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Michael Lorenzen: A League of His Own

Michael Lorenzen did it again. For the fourth time in 2018, Lorenzen crushed a ball that ended up in the outfield seats. It is rare for a pitcher to hit a home run, it is almost unheard of that a relief pitcher hits a home run, let alone four.

The reason it is so uncommon is that relief pitchers hardly get the chance to swing the stick. Lorenzen is a different breed when it comes to relievers. In his 23 at-bats, he has collected six hits, with two-thirds of those leaving the park. He also has nine RBIs to add to his stat sheet. He’s truly unique player, with an unusual path to the majors.

The Fullerton Phenom

Lorenzen attended Cal State Fullerton where he played three years of college ball. A star outfielder for the Titans, Lorenzen excelled at the plate slashing .324/.394/.478 with an OPS of .872. He hit just two home runs in each of his first two seasons before finding his power in his junior year. In his final year at Fullerton, he sent seven balls to the bleachers.

Lorenzen was not thought of as a pitcher when he signed his letter of intent with Cal State Fullerton. He had only made 10 appearances on the mound in his four years of Varsity baseball for Fullerton High School. He allowed eight earned runs in 15 1/3 innings for the Indians. That’s not terrible, but not something that would make one think he would pitch at the collegiate level.

(Photo Courtesy: Cal State Fullerton Athletics)

In his first year at CSUF, Lorenzen did not take the hill, but boasted an absurd .920 OPS, which would turn out to be his second best in his three years. The worst slash line of his three years came in his sophomore year, where he still hit an impressive .297/.353/.435 in 57 games. This also was the year he became the Titans closer. He started games in the outfield, then dominating hitters in the ninth inning.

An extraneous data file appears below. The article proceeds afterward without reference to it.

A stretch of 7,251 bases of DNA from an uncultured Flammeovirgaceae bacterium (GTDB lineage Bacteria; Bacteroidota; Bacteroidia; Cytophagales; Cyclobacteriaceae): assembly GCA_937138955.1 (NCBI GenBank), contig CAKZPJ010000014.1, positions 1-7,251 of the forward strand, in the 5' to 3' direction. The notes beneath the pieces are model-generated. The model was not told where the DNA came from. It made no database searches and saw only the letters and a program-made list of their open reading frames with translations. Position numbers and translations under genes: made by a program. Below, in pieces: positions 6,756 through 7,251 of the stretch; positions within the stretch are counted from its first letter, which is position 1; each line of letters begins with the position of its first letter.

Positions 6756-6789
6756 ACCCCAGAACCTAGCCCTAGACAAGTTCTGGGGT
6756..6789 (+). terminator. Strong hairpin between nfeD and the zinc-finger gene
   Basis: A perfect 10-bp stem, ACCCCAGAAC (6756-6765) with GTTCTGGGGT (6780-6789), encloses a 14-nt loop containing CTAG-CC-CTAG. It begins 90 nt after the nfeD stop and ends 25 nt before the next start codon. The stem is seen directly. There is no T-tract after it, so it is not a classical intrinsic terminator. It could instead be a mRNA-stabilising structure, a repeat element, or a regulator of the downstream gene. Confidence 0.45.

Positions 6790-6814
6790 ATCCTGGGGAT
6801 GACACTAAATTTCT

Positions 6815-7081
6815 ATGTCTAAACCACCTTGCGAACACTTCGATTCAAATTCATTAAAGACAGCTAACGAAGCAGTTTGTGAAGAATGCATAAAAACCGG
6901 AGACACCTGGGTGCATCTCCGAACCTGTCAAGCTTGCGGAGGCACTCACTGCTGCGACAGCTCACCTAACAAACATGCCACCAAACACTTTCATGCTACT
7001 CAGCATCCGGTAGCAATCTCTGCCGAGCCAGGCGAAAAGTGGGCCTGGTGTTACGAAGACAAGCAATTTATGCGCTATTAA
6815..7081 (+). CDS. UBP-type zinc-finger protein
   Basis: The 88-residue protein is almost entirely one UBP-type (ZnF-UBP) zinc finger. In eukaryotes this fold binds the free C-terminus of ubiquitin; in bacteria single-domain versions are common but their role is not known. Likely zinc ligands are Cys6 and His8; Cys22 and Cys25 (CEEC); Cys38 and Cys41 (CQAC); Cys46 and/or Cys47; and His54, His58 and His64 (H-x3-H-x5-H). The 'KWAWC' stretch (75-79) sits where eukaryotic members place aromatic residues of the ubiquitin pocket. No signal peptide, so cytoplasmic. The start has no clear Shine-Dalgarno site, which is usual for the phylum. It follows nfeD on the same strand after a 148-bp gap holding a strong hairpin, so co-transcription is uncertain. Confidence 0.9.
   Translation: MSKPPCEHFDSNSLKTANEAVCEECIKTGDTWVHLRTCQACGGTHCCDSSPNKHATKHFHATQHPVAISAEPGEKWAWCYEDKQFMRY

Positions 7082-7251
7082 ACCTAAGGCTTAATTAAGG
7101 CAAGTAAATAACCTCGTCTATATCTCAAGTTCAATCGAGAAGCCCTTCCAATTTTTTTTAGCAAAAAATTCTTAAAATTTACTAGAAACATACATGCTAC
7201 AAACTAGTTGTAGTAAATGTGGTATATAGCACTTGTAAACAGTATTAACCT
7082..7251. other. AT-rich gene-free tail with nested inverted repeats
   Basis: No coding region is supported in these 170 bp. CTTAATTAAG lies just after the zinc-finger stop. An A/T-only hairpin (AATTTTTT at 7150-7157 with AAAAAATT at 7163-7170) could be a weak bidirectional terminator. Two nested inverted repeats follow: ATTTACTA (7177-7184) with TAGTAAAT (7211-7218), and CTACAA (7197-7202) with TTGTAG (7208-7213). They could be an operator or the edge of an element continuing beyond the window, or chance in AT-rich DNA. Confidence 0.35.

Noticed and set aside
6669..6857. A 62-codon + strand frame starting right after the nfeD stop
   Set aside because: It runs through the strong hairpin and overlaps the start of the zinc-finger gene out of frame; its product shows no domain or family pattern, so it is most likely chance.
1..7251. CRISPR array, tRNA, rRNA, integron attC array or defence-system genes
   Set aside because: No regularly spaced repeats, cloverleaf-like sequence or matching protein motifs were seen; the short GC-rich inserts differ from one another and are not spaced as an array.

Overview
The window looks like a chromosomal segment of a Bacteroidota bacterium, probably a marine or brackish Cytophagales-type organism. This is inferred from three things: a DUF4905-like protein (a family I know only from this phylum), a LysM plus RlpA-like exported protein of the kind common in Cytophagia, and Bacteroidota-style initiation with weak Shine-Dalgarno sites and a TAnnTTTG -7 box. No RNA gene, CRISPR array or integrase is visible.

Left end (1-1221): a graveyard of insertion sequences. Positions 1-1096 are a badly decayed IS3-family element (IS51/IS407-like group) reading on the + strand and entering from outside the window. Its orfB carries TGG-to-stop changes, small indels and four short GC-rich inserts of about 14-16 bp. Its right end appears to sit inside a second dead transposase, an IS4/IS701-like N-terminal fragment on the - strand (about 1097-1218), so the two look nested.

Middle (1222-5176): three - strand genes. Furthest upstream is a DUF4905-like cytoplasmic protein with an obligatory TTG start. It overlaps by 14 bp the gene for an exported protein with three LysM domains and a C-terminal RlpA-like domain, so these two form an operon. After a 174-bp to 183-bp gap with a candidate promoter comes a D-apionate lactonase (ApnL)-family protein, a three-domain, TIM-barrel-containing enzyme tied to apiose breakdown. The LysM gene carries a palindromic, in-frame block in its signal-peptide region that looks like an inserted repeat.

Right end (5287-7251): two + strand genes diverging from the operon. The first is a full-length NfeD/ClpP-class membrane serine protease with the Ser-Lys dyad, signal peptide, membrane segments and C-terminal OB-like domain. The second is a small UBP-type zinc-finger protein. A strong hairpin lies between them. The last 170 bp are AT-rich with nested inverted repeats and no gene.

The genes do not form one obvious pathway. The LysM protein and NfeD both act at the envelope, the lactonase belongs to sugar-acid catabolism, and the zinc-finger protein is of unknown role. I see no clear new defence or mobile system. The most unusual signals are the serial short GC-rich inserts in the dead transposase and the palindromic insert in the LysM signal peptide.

Lorenzen collected multiple awards and honors during his years at CSUF. He was the Big West Freshman of the Year solely as a hitter. He was named a First-team All-American by a collegiate baseball during his sophomore campaign, and First-team All-American by Rawling in his final season at Fullerton.

Pick No. 38

In 2013, the Reds were interested in the star slugger, but not for his ability at the plate. With the 38th pick in the 2013 MLB Draft, the Reds took Lorenzen, with plans to convert him to a pitcher full time.

In his first full season in Cincinnati, Lorenzen started 21 of the 27 games he appeared in. After one season as a starter, the Reds plans for Lorenzen changed. Lorenzen was converted to a reliever full time, essentially taking the possibility of him contributing on both sides of the field. Although he was limited to just five at-bats in 2016, Lorenzen delivered possibly the most memorable moment of the season.

The Special Shot That Started It All

In his first appearance following the death of his father, Lorenzen stepped up to the plate. For the first time in his major league career, he sent a ball into the seats against the Los Angeles Dodgers. There was not a dry eye in the park as Lorenzen crossed home plate pointing to the heavens, letting his father know his first career home run was for him.

(Photo Courtesy: Youtube)